Squash Soup: Gourd it up

Squash Soup: Gourd it up

The other hands-down, tastiest dish was this turkey rillette. Turkey, pistachio, cranberry yumminess.

Best bit of turkey

Boris’ dish was also very good, especially with the salty yam chips on top.

Making Soup and the Boris Special

Making Yam Chips

Rachel added the finishing touches to the potatoes. Cream baby!


Now for the climax of dinner shots.

Grilled salmon.

Dinner Is Served

Turkey sausage.

Dinner Is Served


Thanksgiving Dinner

Dinner 1. (Yes, there was dinner 2.)

Thanksgiving Dinner

Christine & James.

Christine & James

Rachel, Sarah, Anthony, Boris.

Getting Food to the Table

Overflow eating.

Hanging Out

Family & Friends

Between dinner 1 and dinner 2 was the intermezzo. Candied salmon and olive oil gelato.

Smoked Salmon & Olive Oil Gelato

Post dinner there was more drinking and storytelling.

Dinner is served ...

Rachael & Boris.

Racheal & Boris


And, of course, dessert. Here are 2 of the 5 desserts on offer.


The evening ended with the taking of pictures ...


and the drinking of oil olive.


One of the best Thanksgivings I’ve ever celebrated. Thank you Sarah, Anthony and the artisan farmers who produced the amazing naturally farmed, handcrafted wines that we drank.

Sunday, November 23, 2008

T Bakery

T Bakery. So delicious.

High Tea at T Bakery
4445 West 10th Ave.

Susie and I went for high tea at T Bakery today. Cream Earl Grey. Totally delicious bites.

Thursday, November 20, 2008

Shani Mootoo Launch of Valmiki’s Daughter

Launch: Valmikiâ's Daughter by Shani Mootoo on TwitPic

Love Shani Mootoo’s poetry. Love the cover of this book. So hot!

Valmiki’s Daughter by Shani Mootoo (House of Anansi)

Wednesday, November 19, 2008

Save the Bears. Save the Trees. Save Yourselves.

Two years ago, the province of British Columbia committed to protecting a region of the province referred to as The Great Bear Rainforest under a new conservancy. All the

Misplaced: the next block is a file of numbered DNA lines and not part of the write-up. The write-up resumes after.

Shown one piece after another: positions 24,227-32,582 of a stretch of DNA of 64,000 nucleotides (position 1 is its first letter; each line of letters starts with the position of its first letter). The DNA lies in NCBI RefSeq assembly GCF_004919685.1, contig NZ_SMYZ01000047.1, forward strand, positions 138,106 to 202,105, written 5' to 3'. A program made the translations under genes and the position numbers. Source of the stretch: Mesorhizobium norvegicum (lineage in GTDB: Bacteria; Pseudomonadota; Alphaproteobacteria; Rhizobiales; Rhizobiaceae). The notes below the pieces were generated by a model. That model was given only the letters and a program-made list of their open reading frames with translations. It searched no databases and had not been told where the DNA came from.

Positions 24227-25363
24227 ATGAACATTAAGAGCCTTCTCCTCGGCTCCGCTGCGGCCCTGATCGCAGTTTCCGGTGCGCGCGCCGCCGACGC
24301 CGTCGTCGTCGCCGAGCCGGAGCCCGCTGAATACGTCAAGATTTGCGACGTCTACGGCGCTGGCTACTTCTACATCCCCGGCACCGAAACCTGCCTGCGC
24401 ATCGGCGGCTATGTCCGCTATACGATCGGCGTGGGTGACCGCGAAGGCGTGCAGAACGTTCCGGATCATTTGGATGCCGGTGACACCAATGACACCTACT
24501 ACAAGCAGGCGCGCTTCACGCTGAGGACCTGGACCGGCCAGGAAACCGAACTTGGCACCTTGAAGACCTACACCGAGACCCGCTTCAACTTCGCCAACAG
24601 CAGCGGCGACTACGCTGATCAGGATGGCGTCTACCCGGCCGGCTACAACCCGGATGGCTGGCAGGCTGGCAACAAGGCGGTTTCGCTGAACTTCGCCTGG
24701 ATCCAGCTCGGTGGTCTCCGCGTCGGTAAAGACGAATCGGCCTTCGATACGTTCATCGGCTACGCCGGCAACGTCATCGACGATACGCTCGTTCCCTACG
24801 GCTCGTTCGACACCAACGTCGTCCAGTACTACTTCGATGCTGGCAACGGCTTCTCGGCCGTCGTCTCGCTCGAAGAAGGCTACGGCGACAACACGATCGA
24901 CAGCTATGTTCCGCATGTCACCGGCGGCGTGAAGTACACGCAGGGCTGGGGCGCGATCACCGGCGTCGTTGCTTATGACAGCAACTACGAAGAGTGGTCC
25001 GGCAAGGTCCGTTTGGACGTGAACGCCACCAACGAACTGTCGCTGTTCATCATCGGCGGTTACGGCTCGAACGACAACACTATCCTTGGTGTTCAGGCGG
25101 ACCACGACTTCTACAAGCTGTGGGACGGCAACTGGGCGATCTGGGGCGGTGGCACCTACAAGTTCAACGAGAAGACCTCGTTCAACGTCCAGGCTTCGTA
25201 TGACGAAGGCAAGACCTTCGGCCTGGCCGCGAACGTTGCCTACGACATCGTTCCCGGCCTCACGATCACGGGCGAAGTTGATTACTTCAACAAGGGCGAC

stakeholders—the provincial government, logging companies, First Nations and environmentalists—agreed. They committed to a new approach to resource planning, and it was to be implemented by March 31, 2009. Yes, steps have been made in this direction, but it’s not guaranteed. It’s not a sure thing. A promise isn’t always a promise in politics, is it?


I know about Save the Great Bear because every day (for the duration of the initial campaign) I drove past giant billboards featuring kermode bears with the URL tag “Raincoast.org”. I found this mildly amusing and annoying because at the time I was the internet marketing manager for Raincoast.com. There were interesting traffic mix-ups that I was happily taking advantage of by directing visitors to our ancient-forest friendly webpages (which I’ll tell you about in a second.)

I was also cynical about the “spirit bear” (the white kermode bear) and the emotional pull the initial ad campaign was using to raise awareness of this region, but I was working in marketing (how cynical could I be about a tactic that I would use).

Despite these thoughts, the campaign did work to raise public awareness of the kermode bear, which in turn led to greater awareness of the bears’ habitat. Now that—the habitat—was what really interested me. The company I was working for, Raincoast.com, is a book publisher. Trees are pretty important to the process of publishing books. At the same time as the Great Bear Rainforest campaign was running, we were also working to get other publishers on board with Markets Initiative to print on 100% post-consumer, recycled paper instead of virgin paper made from our boreal forests. This is the “ancient-forest friendly” bit that I mentioned earlier.

Here’s what I can tell you about the temperature rainforest:

  • The Great Bear Rainforest is the largest tract of intact coastal temperate rainforest left on Earth.
  • One quarter of the world’s temperate rainforests are in coastal British Columbia.
  • The Great Bear Rainforest is more biodiverse than most forests and ecosystems in the world.
  • It covers 77,000 square kms—about the size of Austria.
  • It’s home to 3 kinds of bears: grizzly, black and kermode (white bear—there are only a handful in the world)
  • Six million migratory birds live here
  • There are 3000 genetically distinct salmon stocks in its waters
  • And many species of plants are unique to the region.

The Great Bear Rainforest is an important part of the world, it’s not just important to BC, and not just because there are bears and trees. This forest is a lifebelt. I, for one, am a fan of the oxygen forests produce. I also love this part of the world. It’s right on my doorstep.

Come on Province of BC! Keep the promise.